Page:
Every Week It's Wibbley-Wobbley Timey-Wimey Pookie-Reviewery...

Saturday 23 July 2022

Cannibal Cults in the Clouds

Eat the Rich takes place one hundred-and-fifty years from now in a horrible future in which the Earth has been overrun by flesh-eating humans who have fallen victim to ‘The Hunger’, an unknown apocalyptic-plague of unknown origins. Amongst the Ravenous, there are a few survivors who have proven to have an immunity to the virus and a few who have managed to get by without being bitten or infected. There are others who have managed to escape it all, the genetically and cybernetically-enhanced ruling class, who reside in a majestic cloud-piercing levitating spire from where they can look down upon the survivors grubbing away in the mud below. Many when they look up, they see the home of the Gods and wonder what life might be like above their squalid existence. Now a Cult wants someone to ascend to the Godspire and capture a God. The Assembly, the leader of the Cult, knows that survivors of 
‘The Hunger’ assume the properties and memories of anyone they eat—dead or alive. If they can consume the flesh of a God, what glorious memories and abilities will they gain? Will they include the  knowledge they will help humanity restore the Ravaged Earth of this terrible future?

In Eat the Rich, the Player Characters will put aboard a lift-spacecraft which will take them to the Godspire. There they will explore its heights and its secrets, discover what has come of the Gods, and ultimately, find themselves threatened by something which will prove to be a danger to the whole of the world below. It is designed to be played by a small group of players. Four pre-generated Player Characters are provided, but there are guidelines too for generating them. This includes starting equipment, background, talents, and motivations. What will the Player Characters make of this strange, new, and vertical world? What will they discover and what secrets will they reveal? How will the Gods react to intruders from the Earth below?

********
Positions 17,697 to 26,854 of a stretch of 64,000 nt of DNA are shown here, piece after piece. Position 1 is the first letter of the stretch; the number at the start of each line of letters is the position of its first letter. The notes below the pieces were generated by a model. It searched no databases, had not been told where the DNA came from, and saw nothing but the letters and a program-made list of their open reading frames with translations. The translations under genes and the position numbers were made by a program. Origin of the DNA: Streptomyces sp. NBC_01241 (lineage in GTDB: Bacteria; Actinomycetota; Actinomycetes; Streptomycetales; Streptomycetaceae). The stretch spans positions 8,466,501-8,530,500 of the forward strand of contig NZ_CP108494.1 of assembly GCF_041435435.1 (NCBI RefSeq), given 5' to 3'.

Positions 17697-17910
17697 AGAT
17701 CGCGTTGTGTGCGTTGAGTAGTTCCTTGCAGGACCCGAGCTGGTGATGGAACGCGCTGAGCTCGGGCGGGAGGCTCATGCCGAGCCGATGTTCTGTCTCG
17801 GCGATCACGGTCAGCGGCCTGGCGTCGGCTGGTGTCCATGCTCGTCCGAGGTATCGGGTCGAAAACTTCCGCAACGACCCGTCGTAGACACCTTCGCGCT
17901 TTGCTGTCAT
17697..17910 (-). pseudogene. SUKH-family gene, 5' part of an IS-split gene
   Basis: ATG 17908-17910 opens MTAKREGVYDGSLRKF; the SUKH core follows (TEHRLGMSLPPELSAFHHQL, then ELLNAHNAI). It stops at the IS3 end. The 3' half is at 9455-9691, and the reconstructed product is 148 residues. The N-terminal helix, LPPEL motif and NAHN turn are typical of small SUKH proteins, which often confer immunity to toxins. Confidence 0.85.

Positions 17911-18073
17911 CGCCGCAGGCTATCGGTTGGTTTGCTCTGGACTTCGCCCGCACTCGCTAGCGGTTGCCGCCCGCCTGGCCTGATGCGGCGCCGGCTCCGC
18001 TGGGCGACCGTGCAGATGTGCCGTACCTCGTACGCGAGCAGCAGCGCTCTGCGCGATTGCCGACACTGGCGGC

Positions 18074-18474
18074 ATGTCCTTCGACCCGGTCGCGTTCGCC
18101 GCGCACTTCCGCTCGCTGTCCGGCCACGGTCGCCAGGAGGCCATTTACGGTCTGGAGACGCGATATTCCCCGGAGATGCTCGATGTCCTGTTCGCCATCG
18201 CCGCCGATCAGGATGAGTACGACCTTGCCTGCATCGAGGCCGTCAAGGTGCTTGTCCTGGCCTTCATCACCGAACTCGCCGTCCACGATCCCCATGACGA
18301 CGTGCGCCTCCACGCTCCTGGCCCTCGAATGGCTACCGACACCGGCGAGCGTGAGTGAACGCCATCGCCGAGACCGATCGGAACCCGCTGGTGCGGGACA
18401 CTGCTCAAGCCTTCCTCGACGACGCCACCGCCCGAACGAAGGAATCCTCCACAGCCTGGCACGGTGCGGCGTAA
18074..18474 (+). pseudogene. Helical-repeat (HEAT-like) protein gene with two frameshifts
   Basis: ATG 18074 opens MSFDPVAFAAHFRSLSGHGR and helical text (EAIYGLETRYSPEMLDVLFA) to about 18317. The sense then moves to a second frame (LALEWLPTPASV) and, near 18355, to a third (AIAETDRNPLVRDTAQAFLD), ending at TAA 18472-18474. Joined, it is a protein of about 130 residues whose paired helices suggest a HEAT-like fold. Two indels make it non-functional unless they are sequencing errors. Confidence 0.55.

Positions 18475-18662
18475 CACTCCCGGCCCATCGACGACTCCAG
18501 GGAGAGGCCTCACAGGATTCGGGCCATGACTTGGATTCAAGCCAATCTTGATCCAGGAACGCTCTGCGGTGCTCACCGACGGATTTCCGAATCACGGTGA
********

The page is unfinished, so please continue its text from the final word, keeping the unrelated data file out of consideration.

As with other scenarios from Games OmnivorousEat the Rich is a system agnostic scenario, but it does not fit the genres of the previous entries in the line. Both The Feast on Titanhead, and The Seed are fantasy scenarios, but Cabin Risotto Fever and Mouth Brood are modern-set affairs, although they call all be easily adapted to other time periods. Mouth Brood though, can be shifted into the Science Fiction genre, whereas Eat the Rich sits firmly in that genre as well as the Post Apocalypse genre. Which means that it could be run using the rules for Metamorphosis Alpha: Fantastic Role-Playing Game of Science Fiction Adventures on a Lost StarshipGamma World, or Mutant Crawl Classics Roleplaying Game – Triumph & Technology Won by Mutants & Magic, for example. Similarly, it is easy to adapt to any number of modern or Science Fiction roleplaying games. These include Call of Cthulhu, Seventh Edition or Chill, third Edition, as well as Alien: The Roleplaying GameTraveller, and MOTHERSHIP Sci-Fi Horror Roleplaying Game. It would also really work well with NumeneraOf course, if Eat the Rich is run using any of the systems suggested, the scenario need not be set on Earth. Its set-up is simple, flexible, and easy for the Game Master to adjust as necessary. However, just like The Feast on TitanheadThe SeedCabin Risotto Fever, and Mouth Brood before it, Eat the Rich adheres to the ‘Manifestus Omnivorous’, the ten points of which are: